From Great Western we went to Strathalbyn. This was our second stay at the caravan park there. The first time we stayed there it was wet. Very wet. This time was no different. The less said about our Strathalbyn experiences the better. It can be summed up thusly. Unpleasant.

After a wet pack up we made our way to Stringyback Campground for our Campground Hosting duties. When we got there we found out that we were to set up behind the Pack Office whee we had access to flushing toilets (luxury) and power (even more luxury).

Our Placement

Here’s a screenshot from Google Maps. The area bounded by the shakey white line is the actual campground. There are 15 individual campsites in all. The area bounded by the red line is where we were camped behind the Park Office.


The general layout of Stringybark Campground and the Park Office

We were very fortunate with our allocated spot. We had OK mobile phone coverage and there were toilets for our use at the end of the park office closest to the trees. The really big advantage was that we had access to power to keep our battery charged. This meant that we didn’t need to mess about with solar panels in very marginal weather conditions and that the generator wasn’t required at all. The last big advantage we had was that in the public toilets in the middle of the camping area had nice hot showers. This made us very happy.

What did we do while we were there ?

First up, every morning before even coffee, we put our sandwich board out. On the board was a quick spiel about who we are and what we were doing there and where we were. The board was placed so that anyone entering the campground would be forced to go past it. Some people even read it.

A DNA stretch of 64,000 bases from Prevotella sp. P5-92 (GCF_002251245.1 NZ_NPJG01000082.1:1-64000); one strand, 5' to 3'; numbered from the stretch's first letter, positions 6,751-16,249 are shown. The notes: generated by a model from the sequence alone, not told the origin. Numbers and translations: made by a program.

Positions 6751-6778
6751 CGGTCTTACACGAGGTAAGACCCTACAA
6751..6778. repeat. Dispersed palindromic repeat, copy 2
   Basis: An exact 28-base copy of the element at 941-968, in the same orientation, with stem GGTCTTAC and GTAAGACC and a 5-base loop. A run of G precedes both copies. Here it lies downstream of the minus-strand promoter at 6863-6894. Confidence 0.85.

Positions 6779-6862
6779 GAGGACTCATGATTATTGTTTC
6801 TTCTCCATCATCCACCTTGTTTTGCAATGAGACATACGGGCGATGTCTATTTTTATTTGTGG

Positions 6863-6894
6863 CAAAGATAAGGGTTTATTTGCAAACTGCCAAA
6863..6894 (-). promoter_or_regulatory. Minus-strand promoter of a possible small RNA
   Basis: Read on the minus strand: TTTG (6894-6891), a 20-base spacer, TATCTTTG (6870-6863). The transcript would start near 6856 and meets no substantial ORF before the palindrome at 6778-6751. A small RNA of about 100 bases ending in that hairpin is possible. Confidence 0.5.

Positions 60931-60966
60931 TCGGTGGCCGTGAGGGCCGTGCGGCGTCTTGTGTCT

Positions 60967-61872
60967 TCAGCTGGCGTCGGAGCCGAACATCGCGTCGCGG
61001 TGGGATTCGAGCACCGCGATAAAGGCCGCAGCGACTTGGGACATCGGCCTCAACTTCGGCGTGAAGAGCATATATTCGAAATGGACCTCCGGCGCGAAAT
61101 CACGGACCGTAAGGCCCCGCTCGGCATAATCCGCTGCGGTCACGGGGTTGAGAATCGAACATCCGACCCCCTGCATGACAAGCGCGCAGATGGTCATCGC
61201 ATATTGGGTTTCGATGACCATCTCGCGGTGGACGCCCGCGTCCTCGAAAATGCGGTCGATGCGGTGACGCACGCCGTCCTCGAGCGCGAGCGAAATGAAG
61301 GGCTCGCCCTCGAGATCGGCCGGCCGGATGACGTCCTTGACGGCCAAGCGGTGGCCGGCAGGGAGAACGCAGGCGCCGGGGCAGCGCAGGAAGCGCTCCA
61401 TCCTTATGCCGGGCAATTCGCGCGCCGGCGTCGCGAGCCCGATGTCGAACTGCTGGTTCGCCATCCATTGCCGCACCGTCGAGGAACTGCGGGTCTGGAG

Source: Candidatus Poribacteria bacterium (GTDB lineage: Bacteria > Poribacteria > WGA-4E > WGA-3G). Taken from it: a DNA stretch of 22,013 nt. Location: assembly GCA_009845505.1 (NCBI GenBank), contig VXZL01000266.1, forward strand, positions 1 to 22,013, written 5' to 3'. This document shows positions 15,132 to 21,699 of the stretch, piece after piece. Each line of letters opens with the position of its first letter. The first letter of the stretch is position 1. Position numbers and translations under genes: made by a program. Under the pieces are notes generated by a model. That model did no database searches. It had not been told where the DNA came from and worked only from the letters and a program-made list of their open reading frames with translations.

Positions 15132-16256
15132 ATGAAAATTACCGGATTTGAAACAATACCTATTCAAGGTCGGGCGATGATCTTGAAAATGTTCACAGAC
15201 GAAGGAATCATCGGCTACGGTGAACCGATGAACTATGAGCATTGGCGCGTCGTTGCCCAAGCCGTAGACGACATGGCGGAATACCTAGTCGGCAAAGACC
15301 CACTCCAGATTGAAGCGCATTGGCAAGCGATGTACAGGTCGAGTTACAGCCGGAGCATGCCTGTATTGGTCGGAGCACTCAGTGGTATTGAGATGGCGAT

Next on the agenda was coffee and breakfast. After about three hours we brought the board in and went to do other stuff.

So what was the “other stuff” I hear you ask. Well the first thing to do was to get a copy of the visitor manifest from the ranger. This bit of paper showed us which camp sites should be empty, which camp sites should be occupied and the arrivals and departures for the day. It also listed the car registration plates as well as phone numbers and surnames. While we’re walking through the campground we’re on the lookout for any rubbish that may have been left behind which we’ll go around and pick up about lunchtime after the ones who were due to depart have gone and before the new arrivals have arrived. Then it’s back to our camp to get the rubbish collecting stuff as well as the toilet cleaning gear. After a spot of lunch it’s time for about an hour of generally cleaning – toilet cleaning and collecting any stray rubbish. It has to be said that people are generally pretty good. The toilets usually only need a quick wipe down and a sweep out and the rubbish usually consists of the odd stray tissue or bag tie. Maybe a bottle top or two as well as the inevitable cigarette butt.